Book Image

Polished Ruby Programming

By : Jeremy Evans
Book Image

Polished Ruby Programming

By: Jeremy Evans

Overview of this book

Anyone striving to become an expert Ruby programmer needs to be able to write maintainable applications. Polished Ruby Programming will help you get better at designing scalable and robust Ruby programs, so that no matter how big the codebase grows, maintaining it will be a breeze. This book takes you on a journey through implementation approaches for many common programming situations, the trade-offs inherent in each approach, and why you may choose to use different approaches in different situations. You'll start by refreshing Ruby fundamentals, such as correctly using core classes, class and method design, variable usage, error handling, and code formatting. Then you'll move on to higher-level programming principles, such as library design, use of metaprogramming and domain-specific languages, and refactoring. Finally, you'll learn principles specific to web application development, such as how to choose a database and web framework, and how to use advanced security features. By the end of this Ruby programming book, you’ll be a well rounded web developer with a deep understanding of Ruby. While most code examples and principles discussed in the book apply to all Ruby versions, some examples and principles are specific to Ruby 3.0, the latest release at the time of publication.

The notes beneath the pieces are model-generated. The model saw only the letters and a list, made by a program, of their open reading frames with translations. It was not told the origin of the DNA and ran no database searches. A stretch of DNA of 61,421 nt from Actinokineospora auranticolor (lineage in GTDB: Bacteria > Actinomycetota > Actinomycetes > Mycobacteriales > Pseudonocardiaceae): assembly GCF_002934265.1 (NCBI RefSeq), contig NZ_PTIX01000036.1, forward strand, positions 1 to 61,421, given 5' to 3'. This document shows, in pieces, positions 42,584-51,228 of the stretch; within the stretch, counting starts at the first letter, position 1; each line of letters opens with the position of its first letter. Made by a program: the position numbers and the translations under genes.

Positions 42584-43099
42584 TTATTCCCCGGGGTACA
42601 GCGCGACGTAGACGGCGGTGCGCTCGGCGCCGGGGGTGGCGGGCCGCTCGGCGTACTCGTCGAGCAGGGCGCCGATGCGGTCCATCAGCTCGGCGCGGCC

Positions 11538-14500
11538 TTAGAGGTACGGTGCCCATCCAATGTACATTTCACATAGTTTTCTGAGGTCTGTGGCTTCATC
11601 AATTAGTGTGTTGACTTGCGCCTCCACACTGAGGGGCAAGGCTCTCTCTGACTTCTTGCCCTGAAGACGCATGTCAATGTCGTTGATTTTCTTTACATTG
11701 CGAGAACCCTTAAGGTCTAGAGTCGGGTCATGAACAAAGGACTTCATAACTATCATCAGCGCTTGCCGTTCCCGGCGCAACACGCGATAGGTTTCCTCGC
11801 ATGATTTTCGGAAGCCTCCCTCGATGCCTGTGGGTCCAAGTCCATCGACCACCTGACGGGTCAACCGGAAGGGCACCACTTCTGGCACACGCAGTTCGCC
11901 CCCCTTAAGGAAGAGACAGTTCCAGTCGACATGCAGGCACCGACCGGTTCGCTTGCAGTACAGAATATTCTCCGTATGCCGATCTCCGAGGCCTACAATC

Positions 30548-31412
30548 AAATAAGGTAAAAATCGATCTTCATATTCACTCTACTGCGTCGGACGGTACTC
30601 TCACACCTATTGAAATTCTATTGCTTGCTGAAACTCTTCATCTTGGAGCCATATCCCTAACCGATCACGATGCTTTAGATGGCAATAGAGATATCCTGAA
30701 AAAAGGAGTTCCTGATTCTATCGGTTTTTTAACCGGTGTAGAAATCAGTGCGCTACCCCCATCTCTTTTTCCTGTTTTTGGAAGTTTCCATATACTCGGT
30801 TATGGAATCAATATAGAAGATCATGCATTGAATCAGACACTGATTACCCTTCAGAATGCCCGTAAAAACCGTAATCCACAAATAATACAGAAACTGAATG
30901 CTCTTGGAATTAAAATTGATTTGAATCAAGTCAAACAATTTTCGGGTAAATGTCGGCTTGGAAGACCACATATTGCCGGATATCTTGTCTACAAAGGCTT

Table of Contents (23 chapters)
Section 1: Fundamental Ruby Programming Principles
Section 2: Ruby Library Programming Principles
Section 3: Ruby Web Programming Principles

Designing your DSL

The most important thing to think about when designing a DSL is to focus on how the DSL will be used. Some DSLs are designed to configure a library. Some DSLs are used for making specific changes using the library. Some DSLs exist purely to reduce the verbosity of the code. Sometimes the library exposes a DSL as its only interface, and the library and DSL are basically the same thing. Let's focus first on DSLs designed for configuring a library.

Configuration DSLs

DSLs designed to configure libraries are often referred to as configuration DSLs. They are often initiated from a singleton method on the library's main module or class, often straightforwardly named configure. RSpec, a popular Ruby library for testing, uses a configuration DSL like this:

RSpec.configure do |c|
  c.drb = true
  c.drb_port = 24601
  c.around do |spec|
    DB.transaction(rollback: :always, &spec)